Back to school week used to be a magical time when I was growing up. I was born in 1964 so my formative school years were in the 70’s and early 80’s through Harold Wilson’s Labour Government and the Miners’ Strike and Thatcher’s Britain from 1979 onwards. And yes, I can remember the long hot summer of 1976!
|Can you tell my mum cut my fringe? Me circa 1974|
In my Primary years, we still had morning milk in bottles with silver foil caps and a tuck shop which sold Wagon Wheels which were the size of your head and Crème Eggs that took more than 3 bites to eat them. Crisps used to cost 2d. Yes, I am that old, although I have now recovered from decimalisation. I still prefer my temperatures in Fahrenheit though.
Later, my sister and I attended our local comprehensive, St. Cyres, in Penarth and had to wear a school uniform comprising a pleated skirt, white blouse, black jumper and a black and white school tie. In those days school uniform was stocked in one or two local shops and you had to get in quick or there was nothing left.
|Hard at work!|
The uniform seemed to be stocked in two sizes – either Harry Potter size or Hagrid Rubeus size and was made in a material so warm and heavy you could probably survive a week in an Everest base camp wearing it.
|Nope – still can’t sight read!|
Our school shoes had to have heels no more than 2.5 inches high and if your hair touched your shirt collar, you had to wear it up – including the boys. Our headmistress was an absolute stickler for rules and would carry a tape measure to check your heel height. If you failed the test you were sent home. No ifs, no buts. And you could forget jewellery (other than plain gold studs or hoops) or make-up. I suspect if our headmistress had seen a tattoo she would have had a fit of the vapours.
|Mum is still cutting my fringe circa 1981|
Then there was the excitement of buying a new pencil case and one of those Helix Mathematical Kits which contained a compass and a protractor. In those days, pencils could be bought actually sharpened – there wasn’t so much concern about health and safety then.
The first week of term would see the giving out of fresh new writing books and textbooks which we would be instructed to go home and cover in sticky-backed plastic (much loved from watching Blue Peter).
Everything was new and as fresh as the crisp autumnal air. We’d wear our new school winter coats even in the Indian Summer, cooking nicely on the school bus.
Now, 30 years on and Caitlin and Ieuan are experiencing both the joy of the long summer holiday and the excitement of returning to start a new school year and ‘back to school’ seems to have become a major event.
If you ask any of the already frazzled parents trying to entertain their brood with activities not involving Pokemon, or an ‘I’ anything, this can only be a good thing.
For a start, high-quality school uniform is readily available and comes in sizes to fit every child and you can even still buy Helix Mathematical sets. There are backpacks rather than the old fashioned satchels and more coloured and scented stationery than you can woggle a ruler at.
I think it’s a good thing to encourage kids to be excited about going back to school. It is, after all, where they will spend a sizeable percentage of their time and it makes sense to get them into a mindset of looking forward to learning.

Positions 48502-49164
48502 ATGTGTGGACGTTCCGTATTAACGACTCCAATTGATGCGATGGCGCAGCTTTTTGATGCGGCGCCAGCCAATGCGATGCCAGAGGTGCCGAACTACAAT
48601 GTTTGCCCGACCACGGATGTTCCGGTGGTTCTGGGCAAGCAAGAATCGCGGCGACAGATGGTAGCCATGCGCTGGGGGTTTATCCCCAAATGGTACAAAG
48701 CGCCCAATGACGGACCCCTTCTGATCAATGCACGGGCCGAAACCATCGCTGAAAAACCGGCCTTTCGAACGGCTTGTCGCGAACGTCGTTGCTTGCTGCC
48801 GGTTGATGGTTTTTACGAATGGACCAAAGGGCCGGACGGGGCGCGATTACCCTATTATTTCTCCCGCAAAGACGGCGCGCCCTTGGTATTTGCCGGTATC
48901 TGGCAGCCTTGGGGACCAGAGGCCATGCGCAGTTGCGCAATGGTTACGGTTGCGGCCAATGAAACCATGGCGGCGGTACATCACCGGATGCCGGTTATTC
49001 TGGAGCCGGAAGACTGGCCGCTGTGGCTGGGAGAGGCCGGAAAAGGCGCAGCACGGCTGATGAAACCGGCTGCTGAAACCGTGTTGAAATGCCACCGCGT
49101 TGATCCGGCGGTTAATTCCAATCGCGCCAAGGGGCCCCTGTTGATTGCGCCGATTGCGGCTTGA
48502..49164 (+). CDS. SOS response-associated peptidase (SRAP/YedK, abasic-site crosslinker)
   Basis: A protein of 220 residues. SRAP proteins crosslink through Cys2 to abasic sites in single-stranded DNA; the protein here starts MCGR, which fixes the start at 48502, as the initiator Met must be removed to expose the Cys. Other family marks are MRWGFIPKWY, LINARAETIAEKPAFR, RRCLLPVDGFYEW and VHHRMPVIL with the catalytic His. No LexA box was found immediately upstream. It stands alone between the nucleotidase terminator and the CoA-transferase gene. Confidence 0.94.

This summer, M&S will be celebrating over a century of helping parents get their kids ready to go back to school so to give Caitlin and Ieuan an idea of what school was like way back then, we took them to the St. Fagans National History Museum just outside Cardiff to see Maestir School which is set up as it was in 1900.
Incidentally the National History Museum at St. Fagans is well worth a visit and features many historic buildings painstakingly resurrected for the public to learn about many aspects of Welsh life through the decades.
Maestir School was a small country school built in 1880 which had just one classroom. It was built from shale-stone taken from the local quarries and had a slate roof using slate from North Wales. The yard at the back was segregated to keep boys and girls apart.
Pupils of all ages – from 5 to 14 – would have been taught in the same classroom and there are desks in a variety of sizes to accommodate them. A far cry from the classroom set up we have today, although I can remember wooden, lidded desks in the early days at comprehensive. I think some of them are still there, together with the graffiti and chewing gum that was stuck underneath to hide it from the teacher.
Caitlin is about to start Year 4 and Ieuan Year 3 and they are both ready for the challenge. Young minds need feeding and near-constant stimulation.
Anything we can do to help create the best learning environment and to get the kids into the right mind-set is well worth the investment in my (text) book.
But you know things haven’t changed that much since my sister and I walked to school. There may be more traffic on the roads and more technology to grapple with but our kids are learning broadly what we did and, hopefully, having just as much fun.
You can share your school memories with M&S on social media using #MySchoolYears. Bet you didn’t have a fringe as good as mine!
*School uniform courtesy of M&S.
Girls embroidered pinafore in grey – £12 (T761728)
Girls cotton rich cardigan in navy – £10 (T761339)
Quilted belted coat navy – £27 (T747431J)
Boys Plus Fit Pleat Front Adjustable Waist Supercrease Trousers in grey – £10 (T764628P)
Outstanding value unisex pure cotton jumper in navy – £7 (T763908)
Padded parka in black – £35 (T879299Y)